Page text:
All the details about AMD’s Ryzen 7 2800H and Ryzen 5 2600H APUs have appeared on the AMD website. These mobile processors both represent the best of the best when it comes to the Raven Ridge lineups, and, in order to hit target performance, ditch the 15W TDP of current U-series chips, instead opting for a configurable TDP of 35-54W.
These chips will require considerably bulkier cooling solutions compared to previous Ryzen U-series. That means neither new chip will make it into miniscule 2-in-1s, instead favouring high-performance laptops and workstations. However, in return for larger form factors, CPU and GPU clocks have seen considerable bumps, which should make these mobile APUs quite tempting to users looking for a little extra graphical performance on the go.
The four-core / eight-thread Ryzen 7 2800H features a 3.3GHz base clock, 3.8GHz boost clock, and 11 Vega CUs clocked to 1.3GHz. That’s just a touch more speed in the GPU department than the Ryzen 2400G, which has proven quite capable of gaming performance – albeit with a slightly more lenient desktop TDP.
The four-core / eight-thread Ryzen 5 2600H comes with a hearty 3.2GHz base clock, 3.6Ghz boost clock, and eight Vega CUs clocked at 1.1GHz. That’s similar to the desktop Ryzen 3 2200G in terms of GPU power alone.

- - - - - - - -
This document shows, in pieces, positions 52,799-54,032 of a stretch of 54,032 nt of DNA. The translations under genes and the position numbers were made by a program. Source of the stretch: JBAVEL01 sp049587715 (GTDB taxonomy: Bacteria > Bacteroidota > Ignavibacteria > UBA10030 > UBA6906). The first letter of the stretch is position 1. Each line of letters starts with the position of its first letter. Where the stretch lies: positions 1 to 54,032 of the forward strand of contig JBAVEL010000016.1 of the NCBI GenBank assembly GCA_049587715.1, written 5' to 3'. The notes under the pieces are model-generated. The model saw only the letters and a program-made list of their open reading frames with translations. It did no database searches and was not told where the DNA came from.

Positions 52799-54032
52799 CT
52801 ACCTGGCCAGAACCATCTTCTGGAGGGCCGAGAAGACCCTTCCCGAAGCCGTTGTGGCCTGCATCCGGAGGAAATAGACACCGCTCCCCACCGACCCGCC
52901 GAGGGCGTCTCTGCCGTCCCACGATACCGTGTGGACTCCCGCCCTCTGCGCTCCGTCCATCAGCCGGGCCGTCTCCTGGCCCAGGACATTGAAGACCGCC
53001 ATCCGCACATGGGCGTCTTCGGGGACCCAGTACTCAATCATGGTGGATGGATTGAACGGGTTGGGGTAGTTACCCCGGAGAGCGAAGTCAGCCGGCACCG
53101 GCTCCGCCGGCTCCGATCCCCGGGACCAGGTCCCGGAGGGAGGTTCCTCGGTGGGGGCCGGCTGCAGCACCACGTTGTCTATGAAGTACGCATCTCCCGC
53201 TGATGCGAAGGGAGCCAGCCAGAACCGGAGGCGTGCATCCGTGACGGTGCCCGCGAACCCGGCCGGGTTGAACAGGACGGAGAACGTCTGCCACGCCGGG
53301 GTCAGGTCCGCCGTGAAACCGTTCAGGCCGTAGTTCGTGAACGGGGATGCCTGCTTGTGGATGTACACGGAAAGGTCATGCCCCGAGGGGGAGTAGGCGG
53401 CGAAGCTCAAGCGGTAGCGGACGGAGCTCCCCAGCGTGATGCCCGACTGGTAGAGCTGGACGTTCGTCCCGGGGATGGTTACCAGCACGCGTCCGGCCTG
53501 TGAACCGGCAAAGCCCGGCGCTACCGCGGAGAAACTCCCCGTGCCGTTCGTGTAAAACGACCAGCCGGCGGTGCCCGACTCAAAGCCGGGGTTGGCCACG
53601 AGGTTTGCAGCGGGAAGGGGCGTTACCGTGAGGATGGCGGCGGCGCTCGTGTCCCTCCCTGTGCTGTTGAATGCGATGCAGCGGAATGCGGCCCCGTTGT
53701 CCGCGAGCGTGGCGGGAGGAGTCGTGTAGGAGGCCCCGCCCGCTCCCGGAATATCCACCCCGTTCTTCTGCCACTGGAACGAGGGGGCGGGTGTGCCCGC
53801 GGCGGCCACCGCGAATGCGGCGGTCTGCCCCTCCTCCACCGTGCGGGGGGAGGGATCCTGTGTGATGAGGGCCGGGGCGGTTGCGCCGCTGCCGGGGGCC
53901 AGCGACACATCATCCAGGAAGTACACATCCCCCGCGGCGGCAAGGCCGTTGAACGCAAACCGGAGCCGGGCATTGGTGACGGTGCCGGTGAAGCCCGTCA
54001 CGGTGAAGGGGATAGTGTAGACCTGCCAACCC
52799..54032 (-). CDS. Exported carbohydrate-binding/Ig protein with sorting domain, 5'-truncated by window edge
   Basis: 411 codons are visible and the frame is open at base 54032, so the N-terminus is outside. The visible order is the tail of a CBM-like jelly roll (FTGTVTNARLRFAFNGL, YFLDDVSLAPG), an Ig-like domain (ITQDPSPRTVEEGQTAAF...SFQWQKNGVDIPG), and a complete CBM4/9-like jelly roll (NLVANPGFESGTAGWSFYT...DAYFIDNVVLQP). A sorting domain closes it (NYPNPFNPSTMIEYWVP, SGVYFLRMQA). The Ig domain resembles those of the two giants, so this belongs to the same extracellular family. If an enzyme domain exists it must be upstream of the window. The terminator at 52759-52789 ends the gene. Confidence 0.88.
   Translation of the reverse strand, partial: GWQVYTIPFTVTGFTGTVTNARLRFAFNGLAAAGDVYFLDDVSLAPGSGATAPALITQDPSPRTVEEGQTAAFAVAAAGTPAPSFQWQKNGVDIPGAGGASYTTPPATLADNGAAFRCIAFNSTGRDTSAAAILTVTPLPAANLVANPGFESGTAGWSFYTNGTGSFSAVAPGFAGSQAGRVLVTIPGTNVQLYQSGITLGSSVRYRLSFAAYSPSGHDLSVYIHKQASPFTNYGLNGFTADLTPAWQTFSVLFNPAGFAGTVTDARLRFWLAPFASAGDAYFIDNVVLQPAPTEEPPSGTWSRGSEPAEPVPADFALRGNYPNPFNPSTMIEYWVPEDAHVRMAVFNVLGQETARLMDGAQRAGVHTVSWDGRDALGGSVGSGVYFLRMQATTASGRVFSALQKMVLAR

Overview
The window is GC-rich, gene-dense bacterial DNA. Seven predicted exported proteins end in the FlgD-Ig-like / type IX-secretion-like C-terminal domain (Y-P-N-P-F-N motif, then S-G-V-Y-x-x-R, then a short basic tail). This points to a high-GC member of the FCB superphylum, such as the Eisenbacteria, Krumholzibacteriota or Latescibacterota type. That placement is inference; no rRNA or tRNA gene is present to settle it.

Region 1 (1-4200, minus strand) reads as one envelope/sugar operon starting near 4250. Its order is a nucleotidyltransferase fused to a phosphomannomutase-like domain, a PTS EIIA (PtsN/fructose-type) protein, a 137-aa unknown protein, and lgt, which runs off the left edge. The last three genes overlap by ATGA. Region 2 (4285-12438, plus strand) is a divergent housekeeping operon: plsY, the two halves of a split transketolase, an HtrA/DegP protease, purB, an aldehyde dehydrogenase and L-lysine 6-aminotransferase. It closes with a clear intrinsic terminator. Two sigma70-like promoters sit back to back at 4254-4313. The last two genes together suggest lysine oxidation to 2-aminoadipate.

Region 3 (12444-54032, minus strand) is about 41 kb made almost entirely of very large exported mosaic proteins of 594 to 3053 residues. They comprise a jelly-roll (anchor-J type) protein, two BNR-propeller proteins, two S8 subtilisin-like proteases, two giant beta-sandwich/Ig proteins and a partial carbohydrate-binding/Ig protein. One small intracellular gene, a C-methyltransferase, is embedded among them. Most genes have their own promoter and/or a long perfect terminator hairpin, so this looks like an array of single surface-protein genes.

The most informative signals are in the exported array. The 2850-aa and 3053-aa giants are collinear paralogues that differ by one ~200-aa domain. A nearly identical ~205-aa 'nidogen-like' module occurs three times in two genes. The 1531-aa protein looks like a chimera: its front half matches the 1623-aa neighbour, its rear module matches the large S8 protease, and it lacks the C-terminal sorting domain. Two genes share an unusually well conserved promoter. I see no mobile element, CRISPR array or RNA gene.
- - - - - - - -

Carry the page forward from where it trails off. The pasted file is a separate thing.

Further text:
Memory compatibility has seen a considerable bump to 3200MHz with both chips, which could make a noticeable difference to performance depending on if any laptop manufacturers match the top spec with dual-channel memory in any of their machines. Speaking of which, despite a listed launch date of September 10, there’s no confirmed machines featuring these chips just yet.
|Ryzen 5 2400G||Ryzen 3 2200G||Ryzen 7 2800H||Ryzen 5 2600H|
|Form factor||Desktop AM4||Desktop AM4||Mobile FP5||Mobile FP5|
|Cache||4MB L3||4MB L3||4MB L3||4MB L3|
|Graphics||AMD Vega 11||AMD Vega 8||AMD Vega 11||AMD Vega 8|
|TDP||65W||65W||45 (35 – 54W cTDP)||
45 (35 – 54W cTDP)
That is unless AMD, in a fit of monarchism, decided to adopt the British (and nearly global) date format. In which case that past-due release date becomes October 9. Well, it is about time the US started formatting dates correctly, anyways.
Whichever release date it is, it will largely be unimportant to consumers, instead representing when OEMs and system builders are able to get their hands on these chips and get new laptops out of the door. The first laptops fitted with the Ryzen 7 and Ryzen 5 parts are surely set to launch anytime now, given the back-to-school and holiday markets.
AMD quietly launched its Ryzen 3 2300X and Ryzen 5 2500X desktop CPUs, intended solely for the prebuilt market, just last week, so it’s unsurprising the red team didn’t make a big song and dance about these new additions to the mobile market either. After all, these Raven Ridge chips are arriving many months after the first batch of mobile APUs, the Ryzen U-series, launched back in February.